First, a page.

Nazi Law as Non-law in Academic Discourse

Lavis, Simon (2019). Nazi Law as Non-law in Academic Discourse. In: Skinner, Stephen ed. Ideology and Criminal Law: Fascist, National Socialist and Authoritarian Regimes. Oxford: Hart Publishing, pp. 59–76.




This chapter is focused on exploring and interrogating key elements of the interpretation of Nazi law as non-law that has been constructed in English language scholarship, in order to establish how that interpretation has become an important narrative of Nazi law, and what its consequences are for understanding law in the Third Reich and the concept of law in general from the perspective of that body of research and reflection.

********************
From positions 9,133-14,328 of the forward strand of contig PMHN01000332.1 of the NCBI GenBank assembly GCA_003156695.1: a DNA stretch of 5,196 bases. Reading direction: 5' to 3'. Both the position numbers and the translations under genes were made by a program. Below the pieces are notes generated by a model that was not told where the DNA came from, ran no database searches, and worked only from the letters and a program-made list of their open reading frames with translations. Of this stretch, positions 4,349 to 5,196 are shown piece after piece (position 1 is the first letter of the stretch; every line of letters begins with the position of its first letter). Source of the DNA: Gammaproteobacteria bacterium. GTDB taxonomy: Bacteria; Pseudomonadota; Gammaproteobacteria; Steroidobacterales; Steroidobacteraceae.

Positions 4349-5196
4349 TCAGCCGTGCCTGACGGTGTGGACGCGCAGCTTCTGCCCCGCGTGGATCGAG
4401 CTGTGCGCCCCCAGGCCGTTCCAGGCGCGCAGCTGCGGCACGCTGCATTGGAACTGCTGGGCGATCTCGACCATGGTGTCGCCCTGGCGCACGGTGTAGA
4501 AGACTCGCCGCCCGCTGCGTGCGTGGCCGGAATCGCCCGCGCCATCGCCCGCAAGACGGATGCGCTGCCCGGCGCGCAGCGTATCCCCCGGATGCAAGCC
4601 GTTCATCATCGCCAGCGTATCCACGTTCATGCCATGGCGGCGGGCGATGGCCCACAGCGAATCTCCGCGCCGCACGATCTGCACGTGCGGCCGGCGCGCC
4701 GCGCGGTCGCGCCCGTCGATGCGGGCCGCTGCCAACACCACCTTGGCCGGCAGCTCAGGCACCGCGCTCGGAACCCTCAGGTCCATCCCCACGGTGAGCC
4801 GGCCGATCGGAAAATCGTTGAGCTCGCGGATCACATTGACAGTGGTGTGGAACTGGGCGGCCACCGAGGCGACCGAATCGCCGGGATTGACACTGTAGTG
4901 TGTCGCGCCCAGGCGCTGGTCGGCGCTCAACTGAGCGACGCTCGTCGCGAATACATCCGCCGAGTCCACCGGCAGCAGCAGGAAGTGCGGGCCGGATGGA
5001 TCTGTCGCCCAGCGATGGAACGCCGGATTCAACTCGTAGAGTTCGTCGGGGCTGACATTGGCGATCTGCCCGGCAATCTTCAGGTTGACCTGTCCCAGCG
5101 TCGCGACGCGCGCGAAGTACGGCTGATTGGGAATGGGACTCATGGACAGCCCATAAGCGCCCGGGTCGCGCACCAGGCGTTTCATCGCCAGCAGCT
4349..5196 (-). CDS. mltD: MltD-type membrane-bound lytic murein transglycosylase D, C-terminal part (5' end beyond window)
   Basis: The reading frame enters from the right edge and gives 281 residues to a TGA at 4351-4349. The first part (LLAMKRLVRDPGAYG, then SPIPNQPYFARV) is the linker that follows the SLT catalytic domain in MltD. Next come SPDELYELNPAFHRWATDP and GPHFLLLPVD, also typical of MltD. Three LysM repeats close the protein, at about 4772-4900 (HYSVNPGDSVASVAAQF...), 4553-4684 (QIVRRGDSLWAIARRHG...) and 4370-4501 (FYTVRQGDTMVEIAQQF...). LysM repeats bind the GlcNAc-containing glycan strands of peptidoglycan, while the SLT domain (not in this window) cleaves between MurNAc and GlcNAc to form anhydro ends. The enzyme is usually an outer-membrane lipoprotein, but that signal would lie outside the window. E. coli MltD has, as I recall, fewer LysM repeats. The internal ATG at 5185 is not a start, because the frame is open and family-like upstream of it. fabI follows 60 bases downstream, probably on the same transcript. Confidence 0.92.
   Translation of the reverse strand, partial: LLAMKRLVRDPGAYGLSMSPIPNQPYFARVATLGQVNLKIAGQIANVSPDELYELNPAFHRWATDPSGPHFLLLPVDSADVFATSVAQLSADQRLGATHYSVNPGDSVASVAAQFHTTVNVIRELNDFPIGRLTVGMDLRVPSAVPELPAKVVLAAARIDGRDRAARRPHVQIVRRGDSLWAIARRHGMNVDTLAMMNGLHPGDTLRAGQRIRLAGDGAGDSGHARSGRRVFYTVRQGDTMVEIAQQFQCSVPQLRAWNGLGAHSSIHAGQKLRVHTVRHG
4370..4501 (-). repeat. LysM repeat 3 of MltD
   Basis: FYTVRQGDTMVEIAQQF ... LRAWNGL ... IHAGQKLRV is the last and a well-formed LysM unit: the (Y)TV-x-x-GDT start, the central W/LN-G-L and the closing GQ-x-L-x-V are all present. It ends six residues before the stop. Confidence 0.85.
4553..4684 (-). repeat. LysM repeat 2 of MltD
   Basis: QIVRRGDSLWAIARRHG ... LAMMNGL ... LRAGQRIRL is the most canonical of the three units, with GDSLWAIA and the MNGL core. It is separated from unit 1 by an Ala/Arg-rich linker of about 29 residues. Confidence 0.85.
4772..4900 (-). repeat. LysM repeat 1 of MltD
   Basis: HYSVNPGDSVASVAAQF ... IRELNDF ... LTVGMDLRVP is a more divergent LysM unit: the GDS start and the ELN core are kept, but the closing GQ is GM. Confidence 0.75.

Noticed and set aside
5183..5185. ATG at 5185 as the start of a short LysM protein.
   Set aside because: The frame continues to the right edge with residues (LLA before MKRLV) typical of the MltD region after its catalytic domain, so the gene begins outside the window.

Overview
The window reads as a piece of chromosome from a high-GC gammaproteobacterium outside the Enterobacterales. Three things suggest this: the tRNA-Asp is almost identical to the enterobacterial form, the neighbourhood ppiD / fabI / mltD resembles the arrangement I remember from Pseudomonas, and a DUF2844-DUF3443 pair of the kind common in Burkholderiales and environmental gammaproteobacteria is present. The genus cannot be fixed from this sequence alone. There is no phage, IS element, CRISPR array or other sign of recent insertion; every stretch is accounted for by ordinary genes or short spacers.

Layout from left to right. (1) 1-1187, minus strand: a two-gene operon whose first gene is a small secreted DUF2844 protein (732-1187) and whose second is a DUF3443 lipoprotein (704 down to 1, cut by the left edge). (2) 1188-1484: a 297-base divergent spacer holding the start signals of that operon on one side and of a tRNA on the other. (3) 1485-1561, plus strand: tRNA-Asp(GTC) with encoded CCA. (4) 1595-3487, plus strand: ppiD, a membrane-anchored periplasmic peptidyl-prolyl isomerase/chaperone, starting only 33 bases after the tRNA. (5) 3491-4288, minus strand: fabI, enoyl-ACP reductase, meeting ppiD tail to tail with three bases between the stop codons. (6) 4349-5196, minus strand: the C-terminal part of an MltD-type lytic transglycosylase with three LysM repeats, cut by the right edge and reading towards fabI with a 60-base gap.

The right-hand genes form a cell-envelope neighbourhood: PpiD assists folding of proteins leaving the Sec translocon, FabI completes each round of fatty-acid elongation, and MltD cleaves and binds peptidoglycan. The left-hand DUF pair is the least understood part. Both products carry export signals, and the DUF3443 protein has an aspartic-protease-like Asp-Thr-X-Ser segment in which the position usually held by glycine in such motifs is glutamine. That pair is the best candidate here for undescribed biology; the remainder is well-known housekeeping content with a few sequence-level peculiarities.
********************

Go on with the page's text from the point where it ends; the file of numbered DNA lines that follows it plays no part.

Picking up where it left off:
On that basis the chapter makes two related arguments. First, that the predominant approach of legal and historical work produced and available in English in the decades since the collapse of Nazi Germany has consistently characterised its legal system as non-law, and as reflecting a period of rupture from normal legal-historical development.
Second, that this characterisation has meant that such approaches have prevented a full coming to terms with the legal system in Nazi Germany, and a comprehensive examination of the systemic nature of Nazi law. This chapter thus focuses on the construction of a discursive position and how it omits and precludes engagement with Nazi law, rather than addressing the nature of that law itself; that is, the chapter emphasises the need for such engagement and establishes rationales to support it.

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